Jean-Jacques Rousseau was an enlightened thinker who stood out during the 18th century. During his prime, he created a social contract that contained various controversial clauses as they focused heavily on democracy, which was unheard off at that time. Rousseau believed that people were born with a clean slate but unfortunately, power corrupts them later on in life. In order to prevent corruption, he advocated for the citizens work together and form a government based on the common good and the general will of the people.
He also proposed that everyone should vote so that they can play a part in the decision-making. Once a decision is made, everyone should accept it because it was the verdict of the majority. Hence, the minority should be gracious about it because they will always be winners and losers in life. Rousseau knew that things never turn out perfect.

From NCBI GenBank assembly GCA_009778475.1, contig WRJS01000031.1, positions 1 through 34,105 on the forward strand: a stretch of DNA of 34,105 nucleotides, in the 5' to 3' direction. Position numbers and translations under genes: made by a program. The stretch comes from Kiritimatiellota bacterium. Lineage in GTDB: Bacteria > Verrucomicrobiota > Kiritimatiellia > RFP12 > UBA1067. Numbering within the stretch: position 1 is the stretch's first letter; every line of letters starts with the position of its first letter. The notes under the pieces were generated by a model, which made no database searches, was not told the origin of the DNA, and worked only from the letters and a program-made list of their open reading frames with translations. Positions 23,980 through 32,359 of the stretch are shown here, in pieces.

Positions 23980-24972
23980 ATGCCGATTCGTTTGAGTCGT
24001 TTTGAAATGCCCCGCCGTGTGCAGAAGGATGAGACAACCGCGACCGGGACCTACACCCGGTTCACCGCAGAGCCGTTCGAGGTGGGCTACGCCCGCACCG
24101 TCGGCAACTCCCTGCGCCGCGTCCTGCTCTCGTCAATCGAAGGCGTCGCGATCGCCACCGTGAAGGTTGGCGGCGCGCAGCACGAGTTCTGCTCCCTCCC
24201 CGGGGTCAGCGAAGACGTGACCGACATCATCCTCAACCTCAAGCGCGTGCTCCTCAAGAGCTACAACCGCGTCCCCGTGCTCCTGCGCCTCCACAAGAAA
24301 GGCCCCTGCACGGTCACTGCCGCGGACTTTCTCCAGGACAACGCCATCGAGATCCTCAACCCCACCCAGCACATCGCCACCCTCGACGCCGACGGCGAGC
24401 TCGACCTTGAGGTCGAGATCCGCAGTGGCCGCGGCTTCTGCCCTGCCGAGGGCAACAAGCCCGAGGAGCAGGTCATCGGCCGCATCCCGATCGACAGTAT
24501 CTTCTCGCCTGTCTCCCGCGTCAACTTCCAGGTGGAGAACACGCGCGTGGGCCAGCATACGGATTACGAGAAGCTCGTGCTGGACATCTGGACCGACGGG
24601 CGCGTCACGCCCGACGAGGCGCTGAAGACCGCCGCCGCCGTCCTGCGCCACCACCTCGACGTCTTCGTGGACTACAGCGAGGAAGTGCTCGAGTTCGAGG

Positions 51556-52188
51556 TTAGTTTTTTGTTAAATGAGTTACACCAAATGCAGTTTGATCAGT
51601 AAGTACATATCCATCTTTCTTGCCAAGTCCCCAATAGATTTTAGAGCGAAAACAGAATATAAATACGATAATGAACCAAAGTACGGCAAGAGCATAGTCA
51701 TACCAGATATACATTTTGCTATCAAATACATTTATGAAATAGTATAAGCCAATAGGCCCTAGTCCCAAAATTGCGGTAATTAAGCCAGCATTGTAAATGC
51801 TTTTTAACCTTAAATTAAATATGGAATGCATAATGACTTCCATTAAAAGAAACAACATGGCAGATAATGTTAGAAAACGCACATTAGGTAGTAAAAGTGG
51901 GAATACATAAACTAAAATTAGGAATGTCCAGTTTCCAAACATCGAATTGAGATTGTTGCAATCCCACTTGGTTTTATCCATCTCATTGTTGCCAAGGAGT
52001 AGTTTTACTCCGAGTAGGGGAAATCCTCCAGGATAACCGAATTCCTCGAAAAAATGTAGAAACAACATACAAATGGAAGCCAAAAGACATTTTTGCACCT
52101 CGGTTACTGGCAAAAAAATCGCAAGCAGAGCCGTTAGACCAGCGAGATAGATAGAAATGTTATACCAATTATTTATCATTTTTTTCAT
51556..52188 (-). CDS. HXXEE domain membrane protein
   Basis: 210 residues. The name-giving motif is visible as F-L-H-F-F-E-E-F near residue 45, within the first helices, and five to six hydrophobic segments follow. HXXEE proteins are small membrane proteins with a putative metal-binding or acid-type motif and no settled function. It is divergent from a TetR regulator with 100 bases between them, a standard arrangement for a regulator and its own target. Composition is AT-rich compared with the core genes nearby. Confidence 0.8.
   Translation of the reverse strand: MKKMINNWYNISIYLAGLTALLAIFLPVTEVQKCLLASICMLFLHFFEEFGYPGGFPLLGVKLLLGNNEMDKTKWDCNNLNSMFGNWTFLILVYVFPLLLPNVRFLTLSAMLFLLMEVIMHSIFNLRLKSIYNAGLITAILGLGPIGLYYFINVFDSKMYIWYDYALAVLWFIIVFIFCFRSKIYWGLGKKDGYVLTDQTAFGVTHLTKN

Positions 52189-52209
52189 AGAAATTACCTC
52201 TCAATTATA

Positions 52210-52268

Thus, he included a loophole which stated that the people should have the right to revolt if the elected leaders flop and break the social contract that was previously agreed upon by the masses. Although the idea of revolt will not be feasible today, the main idea of Rousseau’s contract has become the basis of democratic governments around the world.